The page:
SEC Busts Another Ponzi:
The SEC filed securities fraud charges against Salvatore “Sam” Favata, the former president of National Consumer Mortgage (NCM), a California company that held itself out as a residential mortgage broker. The complaint alleges that from 2001 to 2006, Favata used NCM to raise more than $30 million in a massive Ponzi scheme — a system of passing new investors' money to longer-term investors as if it were a return on investment. Favata promised rates of return from 30 percent to 60 percent to investors he met at church gatherings and investment seminars. Instead of investing their money, he allegedly used it to pay his $10 million-plus debts, including gambling, payments on luxury vehicles, house parties and music festivals. Favata neither admitted nor denied the allegations but consented to a permanent bar from association with any broker or dealer in the future. Separately, Favata faces a possible five-year prison sentence from the U.S. Attorney's Office of the Central District of California. In that case he has agreed to plead guilty to mail fraud, pay restitution of $20 million and forfeit his residence.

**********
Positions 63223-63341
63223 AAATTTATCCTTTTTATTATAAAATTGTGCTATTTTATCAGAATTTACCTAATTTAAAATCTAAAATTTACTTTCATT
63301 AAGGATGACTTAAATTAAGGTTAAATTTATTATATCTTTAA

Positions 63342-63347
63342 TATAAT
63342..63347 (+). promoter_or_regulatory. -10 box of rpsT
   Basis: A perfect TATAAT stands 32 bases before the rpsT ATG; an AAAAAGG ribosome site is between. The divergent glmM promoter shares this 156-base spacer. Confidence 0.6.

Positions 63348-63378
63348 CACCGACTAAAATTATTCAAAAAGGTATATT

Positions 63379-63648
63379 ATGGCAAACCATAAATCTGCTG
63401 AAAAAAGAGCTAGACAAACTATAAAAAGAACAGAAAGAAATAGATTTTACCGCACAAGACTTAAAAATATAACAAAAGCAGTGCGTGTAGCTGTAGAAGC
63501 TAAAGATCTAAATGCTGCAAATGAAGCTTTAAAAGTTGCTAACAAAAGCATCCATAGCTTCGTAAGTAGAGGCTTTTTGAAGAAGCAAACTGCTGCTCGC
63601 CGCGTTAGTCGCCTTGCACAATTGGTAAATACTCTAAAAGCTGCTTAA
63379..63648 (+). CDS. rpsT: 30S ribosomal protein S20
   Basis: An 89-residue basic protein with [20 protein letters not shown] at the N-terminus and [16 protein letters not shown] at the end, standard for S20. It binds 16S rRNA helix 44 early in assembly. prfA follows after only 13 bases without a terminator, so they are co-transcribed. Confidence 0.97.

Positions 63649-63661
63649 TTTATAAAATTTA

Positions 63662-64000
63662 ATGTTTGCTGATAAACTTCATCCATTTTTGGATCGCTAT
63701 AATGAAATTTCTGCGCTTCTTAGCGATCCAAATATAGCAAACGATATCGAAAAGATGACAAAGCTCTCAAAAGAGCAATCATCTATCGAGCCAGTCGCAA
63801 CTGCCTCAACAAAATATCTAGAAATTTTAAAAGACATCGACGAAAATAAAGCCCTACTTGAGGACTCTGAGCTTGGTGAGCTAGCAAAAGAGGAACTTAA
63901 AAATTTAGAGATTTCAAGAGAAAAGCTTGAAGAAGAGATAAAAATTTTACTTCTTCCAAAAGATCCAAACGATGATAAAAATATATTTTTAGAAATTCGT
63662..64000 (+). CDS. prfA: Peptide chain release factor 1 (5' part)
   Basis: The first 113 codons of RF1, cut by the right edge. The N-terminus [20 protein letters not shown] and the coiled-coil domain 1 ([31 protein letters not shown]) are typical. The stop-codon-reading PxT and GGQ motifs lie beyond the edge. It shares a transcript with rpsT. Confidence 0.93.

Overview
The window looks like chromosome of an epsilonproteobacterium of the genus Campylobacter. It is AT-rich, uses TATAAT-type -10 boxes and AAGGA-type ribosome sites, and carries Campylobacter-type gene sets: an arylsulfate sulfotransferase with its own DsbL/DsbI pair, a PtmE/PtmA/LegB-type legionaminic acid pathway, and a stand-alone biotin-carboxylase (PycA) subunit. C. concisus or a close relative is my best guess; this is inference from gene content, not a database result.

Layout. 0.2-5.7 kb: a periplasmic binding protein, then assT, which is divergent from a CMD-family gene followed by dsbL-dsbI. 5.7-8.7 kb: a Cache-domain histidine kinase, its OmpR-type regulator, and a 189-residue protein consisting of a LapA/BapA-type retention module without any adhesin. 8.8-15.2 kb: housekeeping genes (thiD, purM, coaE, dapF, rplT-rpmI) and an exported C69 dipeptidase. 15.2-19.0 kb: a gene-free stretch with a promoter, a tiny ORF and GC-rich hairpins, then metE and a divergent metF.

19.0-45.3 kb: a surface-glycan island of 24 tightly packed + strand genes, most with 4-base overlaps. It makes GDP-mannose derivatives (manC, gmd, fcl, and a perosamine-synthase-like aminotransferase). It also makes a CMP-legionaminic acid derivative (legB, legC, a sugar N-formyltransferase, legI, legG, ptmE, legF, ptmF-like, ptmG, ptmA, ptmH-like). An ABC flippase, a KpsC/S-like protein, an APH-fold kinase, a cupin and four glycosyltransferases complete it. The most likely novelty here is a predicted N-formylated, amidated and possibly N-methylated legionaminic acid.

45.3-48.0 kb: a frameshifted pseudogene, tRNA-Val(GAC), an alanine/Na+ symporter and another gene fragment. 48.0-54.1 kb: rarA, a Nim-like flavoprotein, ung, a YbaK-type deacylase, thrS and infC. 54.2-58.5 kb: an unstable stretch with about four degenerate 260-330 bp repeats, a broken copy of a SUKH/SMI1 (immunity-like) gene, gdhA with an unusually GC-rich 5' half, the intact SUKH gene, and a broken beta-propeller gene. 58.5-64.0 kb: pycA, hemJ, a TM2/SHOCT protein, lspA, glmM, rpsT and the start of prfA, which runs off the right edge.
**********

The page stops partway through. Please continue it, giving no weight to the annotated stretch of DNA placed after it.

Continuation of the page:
Broker Bends for Hedgies:
The SEC filed an enforcement action against former broker Gene Mancinelli, alleging he permitted his hedge fund customers to late trade and deceptively market time mutual funds. Between April and October 2001, Mancinelli executed more than 2,000 trades in mutual funds for one hedge fund client well after the 4:00 p.m. close of the market. To escape detection by mutual fund companies and to hide his identity, as well as the identities of his market-timing customers, he used multiple accounts and broker numbers.
NASD Says Firm Ignored Red Flags:
The NASD charged Las Vegas-based NevWest Securities Corporation and two of its top executives, President Sergey Rumyantsev and Vice President Antony Santos, with violating its Anti-Money Laundering Rule. Specifically, the firm failed to catch a customer that opened 32 accounts at the firm and sold more than 250 billion shares of a so-called subpenny stock, which generated total sales proceeds of over $53 million between January 2003 and May 2005. NASD alleges that NevWest earned commission revenue on the sales of $2.5 million — 36 percent of the firm's total revenues during the period. James Shorris, NASD head of enforcement said: “Broker/dealers have an obligation to investigate ‘red flags’ indicating suspicious activity and…to file SARs [suspicious activity reports]. Despite a multitude of very obvious red flags, NevWest chose to look the other way, earning millions for itself in the process.”